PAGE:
New Ways to Sleep So It Counts

Experts offer sleep tips you may not have heard before.

By Lori Miller Kase | May 2007

Can’t sleep? Join the crowd. About 70 million Americans have trouble getting enough restorative shuteye. With recent research linking lack of sleep to health problems from hypertension to weight gain, there’s more reason than ever to make over your sleep habits. But how?

You may have tried medication. You know to stay away from saboteurs like caffeine, nicotine and alcohol. And you’ve probably heard it’s not wise to exercise too vigorously or eat too big a meal a couple of hours before bedtime. Perhaps you’ve even tried to stick to a regular sleep-wake schedule. Here, experts offer some snooze tips you may not have heard before:

Let Go of Your Worries
Anxieties often seem magnified in the still of the night. Dealing with them can help you sleep. Just writing down worries, deadlines or to-dos before hitting the pillow can make them feel more manageable.

Do whatever helps you relax. Ask your partner to give you a massage. Or have sensual, not-too-athletic sex. Try simple yoga exercises, like the forward bend: Standing with your legs hip-width apart, bend at your waist, letting your arms and head dangle while releasing the tension in your neck and shoulders. Or while lying on your back, do progressive muscle relaxation, tensing and then releasing body parts, beginning with your feet and progressing toward your forehead.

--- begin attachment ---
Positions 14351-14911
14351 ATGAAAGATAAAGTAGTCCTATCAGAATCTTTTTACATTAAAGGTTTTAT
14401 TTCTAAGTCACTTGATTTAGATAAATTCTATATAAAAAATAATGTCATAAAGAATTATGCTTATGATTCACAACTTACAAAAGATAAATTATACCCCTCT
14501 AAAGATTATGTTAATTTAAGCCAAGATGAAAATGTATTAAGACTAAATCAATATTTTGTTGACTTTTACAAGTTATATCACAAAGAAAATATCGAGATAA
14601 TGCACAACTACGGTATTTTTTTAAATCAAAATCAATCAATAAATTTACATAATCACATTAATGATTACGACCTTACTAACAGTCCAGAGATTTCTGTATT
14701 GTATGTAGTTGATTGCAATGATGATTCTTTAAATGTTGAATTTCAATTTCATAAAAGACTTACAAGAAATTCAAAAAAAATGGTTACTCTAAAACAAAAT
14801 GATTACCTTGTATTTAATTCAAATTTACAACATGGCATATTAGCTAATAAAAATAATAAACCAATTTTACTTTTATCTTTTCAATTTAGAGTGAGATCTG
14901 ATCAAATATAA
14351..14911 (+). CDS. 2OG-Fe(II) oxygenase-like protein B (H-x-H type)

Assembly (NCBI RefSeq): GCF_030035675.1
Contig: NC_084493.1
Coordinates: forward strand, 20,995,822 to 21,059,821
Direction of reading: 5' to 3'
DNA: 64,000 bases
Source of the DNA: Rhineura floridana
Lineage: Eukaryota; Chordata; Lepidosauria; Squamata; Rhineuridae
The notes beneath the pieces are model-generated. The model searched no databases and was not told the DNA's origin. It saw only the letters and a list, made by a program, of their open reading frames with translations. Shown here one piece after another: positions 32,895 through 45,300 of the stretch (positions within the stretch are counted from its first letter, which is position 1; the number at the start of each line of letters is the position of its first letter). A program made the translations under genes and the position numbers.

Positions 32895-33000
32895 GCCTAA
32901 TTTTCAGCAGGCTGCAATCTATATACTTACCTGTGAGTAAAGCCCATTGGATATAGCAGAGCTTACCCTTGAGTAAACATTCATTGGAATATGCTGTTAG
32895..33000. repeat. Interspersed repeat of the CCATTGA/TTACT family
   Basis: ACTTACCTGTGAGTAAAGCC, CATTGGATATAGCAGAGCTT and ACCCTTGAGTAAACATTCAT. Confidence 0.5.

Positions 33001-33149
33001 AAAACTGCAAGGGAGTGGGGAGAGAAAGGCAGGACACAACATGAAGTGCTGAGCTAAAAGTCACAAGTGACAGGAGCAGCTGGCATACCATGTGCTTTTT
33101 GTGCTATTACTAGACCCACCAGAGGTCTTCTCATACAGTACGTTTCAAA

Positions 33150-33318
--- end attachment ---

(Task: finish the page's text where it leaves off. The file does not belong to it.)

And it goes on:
Find yourself constantly yawning? Some experts say it may be linked to not getting enough oxygen to the brain. Deep-breathing exercises, in which you focus on taking long, deep abdominal breaths, may help relieve pent-up tension (and the yawns).

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